Embedding: What HR Can Learn From War Correspondents
By Les Hudson
What concept can HR learn from recent wars? Let me suggest that we can learn to adopt and follow through on the word “embed”.
Following the example of war correspondents, we can and should spend much more time with our client portfolios and far less time in our offices. HR is a service provider. We can legitimately provide our services where our clients work.
What are some practical examples of embedding? Here are a few:
- Doing a ride along with ambulance staff or a ferry crew on a night shift.
- Attending a health and safety tailgate session for a railway crew in a remote area.
- Tagging along to a sales meeting for a large vehicle dealership before the doors open.
What all of these represent is HR professionals going to where our work is generated – not waiting for when it is convenient (or there is a crisis) for our clients to come to us in our offices. We need to earn our place at the Big Table, earning our title as HR Business Partner. One of the many ways is to build relationships with our clients and not just provide data for them. Knowing them helps us become more nimble, assisting or providing solutions at the ground level that reflect their needs and wants and legitimately being there in person to truly hear the concerns of all tiers of our clients.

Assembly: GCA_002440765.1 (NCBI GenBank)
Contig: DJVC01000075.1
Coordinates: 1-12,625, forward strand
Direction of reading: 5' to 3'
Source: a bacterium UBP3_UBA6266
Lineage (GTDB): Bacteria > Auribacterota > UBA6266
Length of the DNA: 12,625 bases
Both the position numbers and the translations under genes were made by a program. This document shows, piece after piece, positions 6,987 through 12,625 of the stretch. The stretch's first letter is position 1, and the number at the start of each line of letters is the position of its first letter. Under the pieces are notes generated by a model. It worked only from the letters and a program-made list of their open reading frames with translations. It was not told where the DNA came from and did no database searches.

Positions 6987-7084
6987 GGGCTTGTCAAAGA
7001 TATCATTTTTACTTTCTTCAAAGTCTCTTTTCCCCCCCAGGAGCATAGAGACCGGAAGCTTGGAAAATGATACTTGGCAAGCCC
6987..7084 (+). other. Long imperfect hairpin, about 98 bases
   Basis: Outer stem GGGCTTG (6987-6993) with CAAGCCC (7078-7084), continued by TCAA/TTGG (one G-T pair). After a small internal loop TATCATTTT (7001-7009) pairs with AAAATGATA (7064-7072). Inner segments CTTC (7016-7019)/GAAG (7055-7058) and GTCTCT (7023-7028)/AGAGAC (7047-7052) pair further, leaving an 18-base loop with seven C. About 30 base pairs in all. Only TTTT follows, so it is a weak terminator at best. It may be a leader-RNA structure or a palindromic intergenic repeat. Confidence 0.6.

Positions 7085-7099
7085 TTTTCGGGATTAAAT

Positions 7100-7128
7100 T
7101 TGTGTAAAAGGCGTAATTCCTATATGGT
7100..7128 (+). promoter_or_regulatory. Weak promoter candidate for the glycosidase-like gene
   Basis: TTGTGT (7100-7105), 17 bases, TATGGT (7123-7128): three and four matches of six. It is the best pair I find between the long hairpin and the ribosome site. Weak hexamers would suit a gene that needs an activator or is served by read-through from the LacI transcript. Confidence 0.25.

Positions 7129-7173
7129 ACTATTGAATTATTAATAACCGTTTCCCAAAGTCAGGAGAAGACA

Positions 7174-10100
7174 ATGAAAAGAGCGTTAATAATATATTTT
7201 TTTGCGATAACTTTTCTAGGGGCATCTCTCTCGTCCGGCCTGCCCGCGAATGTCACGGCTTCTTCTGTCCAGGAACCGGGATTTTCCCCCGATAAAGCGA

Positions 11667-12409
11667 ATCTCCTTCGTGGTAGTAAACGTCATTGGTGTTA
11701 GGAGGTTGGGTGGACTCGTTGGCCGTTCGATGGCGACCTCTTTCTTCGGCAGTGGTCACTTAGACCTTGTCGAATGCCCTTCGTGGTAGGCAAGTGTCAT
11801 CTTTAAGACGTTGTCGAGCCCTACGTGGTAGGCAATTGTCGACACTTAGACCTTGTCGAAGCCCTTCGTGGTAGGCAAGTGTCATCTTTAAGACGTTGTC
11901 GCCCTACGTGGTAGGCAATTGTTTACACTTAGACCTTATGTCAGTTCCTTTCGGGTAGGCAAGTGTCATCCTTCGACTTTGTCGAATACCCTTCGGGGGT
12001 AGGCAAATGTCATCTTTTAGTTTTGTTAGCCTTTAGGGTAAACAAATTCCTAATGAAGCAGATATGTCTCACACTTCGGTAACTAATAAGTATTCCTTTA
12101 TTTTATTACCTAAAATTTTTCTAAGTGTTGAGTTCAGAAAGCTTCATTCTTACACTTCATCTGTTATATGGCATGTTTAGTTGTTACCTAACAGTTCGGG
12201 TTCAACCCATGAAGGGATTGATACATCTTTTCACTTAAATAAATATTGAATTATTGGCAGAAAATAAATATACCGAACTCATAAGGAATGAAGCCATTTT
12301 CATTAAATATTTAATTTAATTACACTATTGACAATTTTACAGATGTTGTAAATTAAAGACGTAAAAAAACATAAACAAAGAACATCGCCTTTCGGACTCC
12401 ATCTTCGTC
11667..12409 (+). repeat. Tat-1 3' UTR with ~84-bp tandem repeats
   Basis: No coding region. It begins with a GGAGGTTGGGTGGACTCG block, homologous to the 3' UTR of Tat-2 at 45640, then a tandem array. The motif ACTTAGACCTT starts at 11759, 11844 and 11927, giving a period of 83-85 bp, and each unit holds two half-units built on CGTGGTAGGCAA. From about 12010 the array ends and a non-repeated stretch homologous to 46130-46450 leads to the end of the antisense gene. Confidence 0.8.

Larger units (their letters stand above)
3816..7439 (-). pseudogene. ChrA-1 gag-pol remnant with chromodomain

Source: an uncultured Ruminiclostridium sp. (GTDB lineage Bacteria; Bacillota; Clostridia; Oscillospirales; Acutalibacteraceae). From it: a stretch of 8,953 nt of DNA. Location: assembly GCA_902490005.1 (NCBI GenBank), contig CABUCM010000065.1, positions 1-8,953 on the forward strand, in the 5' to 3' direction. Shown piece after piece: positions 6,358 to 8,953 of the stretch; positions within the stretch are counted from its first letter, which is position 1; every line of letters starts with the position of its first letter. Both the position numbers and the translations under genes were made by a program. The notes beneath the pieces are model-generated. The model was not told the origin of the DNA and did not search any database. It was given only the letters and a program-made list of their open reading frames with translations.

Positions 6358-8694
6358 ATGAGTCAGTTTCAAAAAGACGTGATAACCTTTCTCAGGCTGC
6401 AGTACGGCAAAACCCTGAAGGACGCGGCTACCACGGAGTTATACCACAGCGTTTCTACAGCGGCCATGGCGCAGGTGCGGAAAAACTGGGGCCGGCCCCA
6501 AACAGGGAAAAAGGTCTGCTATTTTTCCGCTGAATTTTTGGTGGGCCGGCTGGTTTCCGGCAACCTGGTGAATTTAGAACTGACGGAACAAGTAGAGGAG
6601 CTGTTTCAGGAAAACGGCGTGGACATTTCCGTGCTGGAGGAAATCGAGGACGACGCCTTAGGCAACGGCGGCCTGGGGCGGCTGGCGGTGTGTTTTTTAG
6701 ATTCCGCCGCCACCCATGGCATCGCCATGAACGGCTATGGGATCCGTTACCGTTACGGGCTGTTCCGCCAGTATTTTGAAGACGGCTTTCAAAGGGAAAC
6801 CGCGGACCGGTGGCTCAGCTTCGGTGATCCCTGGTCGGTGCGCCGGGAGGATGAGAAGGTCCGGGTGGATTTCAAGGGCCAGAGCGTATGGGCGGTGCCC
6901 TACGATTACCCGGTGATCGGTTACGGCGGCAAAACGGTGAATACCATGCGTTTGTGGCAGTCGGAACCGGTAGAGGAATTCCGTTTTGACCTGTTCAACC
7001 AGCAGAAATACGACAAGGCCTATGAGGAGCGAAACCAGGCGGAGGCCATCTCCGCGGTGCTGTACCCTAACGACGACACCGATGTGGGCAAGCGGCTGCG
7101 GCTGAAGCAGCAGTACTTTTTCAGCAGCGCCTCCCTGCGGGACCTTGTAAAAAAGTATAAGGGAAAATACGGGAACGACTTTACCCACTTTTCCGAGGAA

Sometimes you will have to be bold by simply showing up at a local meeting or a gathering and saying “I am with HR and I am simply here to mix because I need to know you beyond an employee number.” Another approach would be “I am with HR and I am here to learn about you and your team beyond your employee numbers. I especially want to know how you work so I can more easily integrate my service to you while I improve on it.” It isn’t always easy. It takes time to be personally accepted and then have your HR role accepted. Be patient. Most of all—be present.
There are many benefits of adopting the embedding approach. You will learn the business of your clients more easily. You will build interpersonal relationships and credibility. You will have their ears when you suggest — versus send an email — how they can improve their working situations be it by shifting the hours from a job that is in the sunshine phase to the needs of a new and dynamic position or suggesting team appreciation events. By working across your organization through the various clients you become a bridge for them to break down the very silos that isolate them from each other.
You can become a courier for change and, let’s face it, who doesn’t like to get out of the office once in a while and meet the characters in our organization! One final thought: you will become examples for the other service units in your organization such as finance, safety, training, and your senior leadership team.
Embed yourself and win the battle for positive change.
Les is currently the HR Director with the Department of Community Services, Yukon and was the Chair of the Yukon AC for the last two years. After nearly 25 years in HR, he holds himself to a personal goal of sharing insights gleaned along the way.